TIP OF THE DAY: Jícama | The Nibble Webzine Of Food Adventures - The Nibble Webzine Of Food Adventures TIP OF THE DAY: Jícama | The Nibble Webzine Of Food Adventures
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If you hadn’t read the headline, would you be able to name this vegetable?

Botanists might call it Pachyrhizus erosus, but we know it as jícama (HEEK-uh-muh) or alternatively, the Mexican yam or Mexican turnip, although, as it is so often in popular nomenclature, jicama is not related botanically to either the yam or the turnip (except that are tree all root vegetables).

The flowering vine is native to Mexico; it is the tuberous root of the plant that is eaten.

You’ll find it most often in Latin American cuisine, although Spanish traders brought it to the Philippines, from which it was brought to China and other parts of Southeast Asia. It‘s now an ingredient in popular dishes of Indonesia, Malaysia, and Vietnam.

Jícama is white and crunchy, not unlike a water chestnut. The flavor is mild, sweet, and starchy—like some apples that aren’t sweet enough. Some people liken the flavor to raw green beans.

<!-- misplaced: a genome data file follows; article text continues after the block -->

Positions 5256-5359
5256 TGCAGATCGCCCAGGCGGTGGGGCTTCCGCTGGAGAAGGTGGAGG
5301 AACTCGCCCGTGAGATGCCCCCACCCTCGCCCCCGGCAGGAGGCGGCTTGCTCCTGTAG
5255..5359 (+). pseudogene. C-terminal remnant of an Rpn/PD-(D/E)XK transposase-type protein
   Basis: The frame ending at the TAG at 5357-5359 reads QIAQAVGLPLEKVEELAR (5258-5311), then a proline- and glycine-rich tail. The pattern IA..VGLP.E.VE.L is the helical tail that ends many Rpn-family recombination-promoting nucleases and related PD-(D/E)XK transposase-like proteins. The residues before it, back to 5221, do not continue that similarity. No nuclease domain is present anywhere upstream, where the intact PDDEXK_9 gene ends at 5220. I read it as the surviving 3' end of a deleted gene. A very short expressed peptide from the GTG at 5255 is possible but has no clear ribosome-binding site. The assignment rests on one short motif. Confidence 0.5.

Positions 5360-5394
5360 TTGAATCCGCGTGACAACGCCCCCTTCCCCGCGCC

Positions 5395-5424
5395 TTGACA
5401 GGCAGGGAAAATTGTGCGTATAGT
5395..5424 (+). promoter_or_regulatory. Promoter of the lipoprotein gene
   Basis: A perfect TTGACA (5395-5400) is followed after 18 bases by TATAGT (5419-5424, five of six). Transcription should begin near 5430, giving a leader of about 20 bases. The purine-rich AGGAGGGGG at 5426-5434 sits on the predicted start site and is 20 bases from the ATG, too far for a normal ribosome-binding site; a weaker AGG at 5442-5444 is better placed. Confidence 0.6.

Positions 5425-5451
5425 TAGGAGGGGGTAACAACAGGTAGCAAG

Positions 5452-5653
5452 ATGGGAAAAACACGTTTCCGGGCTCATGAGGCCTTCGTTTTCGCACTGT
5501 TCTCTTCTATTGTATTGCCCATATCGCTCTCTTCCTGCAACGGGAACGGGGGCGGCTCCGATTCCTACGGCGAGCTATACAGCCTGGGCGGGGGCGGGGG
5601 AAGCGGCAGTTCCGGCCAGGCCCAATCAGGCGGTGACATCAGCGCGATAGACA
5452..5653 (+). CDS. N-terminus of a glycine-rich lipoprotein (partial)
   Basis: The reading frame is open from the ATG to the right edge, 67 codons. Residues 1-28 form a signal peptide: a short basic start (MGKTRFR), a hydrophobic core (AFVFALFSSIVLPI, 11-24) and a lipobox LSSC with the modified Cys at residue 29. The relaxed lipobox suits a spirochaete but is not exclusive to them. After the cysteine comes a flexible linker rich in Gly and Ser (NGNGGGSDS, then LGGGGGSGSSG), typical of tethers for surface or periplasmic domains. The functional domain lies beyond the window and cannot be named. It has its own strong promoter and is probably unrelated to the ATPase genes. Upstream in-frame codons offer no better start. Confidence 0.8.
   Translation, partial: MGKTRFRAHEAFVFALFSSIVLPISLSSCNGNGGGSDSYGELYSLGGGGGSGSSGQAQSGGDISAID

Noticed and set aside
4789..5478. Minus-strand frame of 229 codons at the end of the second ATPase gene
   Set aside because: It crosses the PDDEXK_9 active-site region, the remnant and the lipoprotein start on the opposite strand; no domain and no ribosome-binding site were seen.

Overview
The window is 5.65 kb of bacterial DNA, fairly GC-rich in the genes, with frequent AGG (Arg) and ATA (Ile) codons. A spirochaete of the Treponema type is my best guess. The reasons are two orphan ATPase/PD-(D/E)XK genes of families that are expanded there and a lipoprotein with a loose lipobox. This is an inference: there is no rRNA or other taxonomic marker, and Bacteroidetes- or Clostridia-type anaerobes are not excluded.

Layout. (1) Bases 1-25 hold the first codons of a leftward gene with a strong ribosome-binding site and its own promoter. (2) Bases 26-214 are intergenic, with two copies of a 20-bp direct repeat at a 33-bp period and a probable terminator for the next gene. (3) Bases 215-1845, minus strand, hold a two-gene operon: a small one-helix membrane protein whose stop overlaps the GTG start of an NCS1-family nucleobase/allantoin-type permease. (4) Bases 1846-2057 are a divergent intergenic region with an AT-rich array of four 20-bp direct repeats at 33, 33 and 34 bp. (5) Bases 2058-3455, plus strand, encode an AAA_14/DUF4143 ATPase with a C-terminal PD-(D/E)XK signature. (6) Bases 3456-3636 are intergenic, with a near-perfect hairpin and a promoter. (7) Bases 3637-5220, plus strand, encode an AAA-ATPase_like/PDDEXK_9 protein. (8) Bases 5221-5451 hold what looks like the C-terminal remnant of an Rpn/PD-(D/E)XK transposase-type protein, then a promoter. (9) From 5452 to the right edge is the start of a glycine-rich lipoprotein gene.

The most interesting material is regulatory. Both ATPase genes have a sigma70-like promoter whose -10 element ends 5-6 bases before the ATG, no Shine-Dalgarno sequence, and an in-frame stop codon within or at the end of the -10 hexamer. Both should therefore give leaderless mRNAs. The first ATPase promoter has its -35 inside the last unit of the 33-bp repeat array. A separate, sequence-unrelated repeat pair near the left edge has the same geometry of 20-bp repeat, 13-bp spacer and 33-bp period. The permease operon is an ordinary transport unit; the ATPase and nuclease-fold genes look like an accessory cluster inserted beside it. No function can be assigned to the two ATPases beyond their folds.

Jicama: tuberous roots. Photo by Eric | Wikimedia.

Jícama’s best use is to add crunch to salads, salsas, and slaws, or to join in with other crudités. At 86%-90% water, it’s a hydrating snack on a hot day. (Jícama is high in vitamins A, some Bs, and C, calcium, and phosphorus.)

The jícama at most grocery stores is coated with a thick wax, for extended shelf life. The yellow, papery skin is first peeled with a paring knife, revealing flesh that looks like a potato. It can then be diced into cubes or sliced into matchsticks or batons.

Uncut jícama can be stored at room temperature for a week or so, or refrigerated a bit longer. Once cut, it should be wrapped in plastic and refrigerated, where it will last for another week.


Jícama fries. Photo courtesy Annaliisa’s
Organic Kitchen. Here’s the recipe.

Once you’ve peeled a jícama, what do you do with it?

  • Raw. Enjoy it as a snack, like carrots or celery—plain, with salsa or another dip. A classic Mexican preparation is to thinly slice jicama, then sprinkle with lime juice, chili powder, and salt. Or, add to fruit salad.
  • Salad. Toss with your favorite ingredients—avocado, carrots, edamame, fennel, jalapeño, onion, mushrooms, etc. Make a luncheon salad by adding chicken, seafood, or tofu. Prepare an easy dressing of olive oil, lime juice, and cilantro, with a pinch of salt. Mix into coleslaw along with the cabbage. Add to egg salad, tuna/seafood salad, etc., for a sweet crunch.
  • Cooked. Jícama can be steamed, boiled, sautéed or fried. And so long as you don’t overcook it, jícama retains its pleasantly crisp texture (think fresh apple) when cooked. Add to soups and stir frys. Make “jícama fries” by tossing them with lemon juice, salt, and seasonings.
    Why not try some jícama fries tonight? Here’s a recipe for baked jicama fries.

    Save a few slices for your salad!






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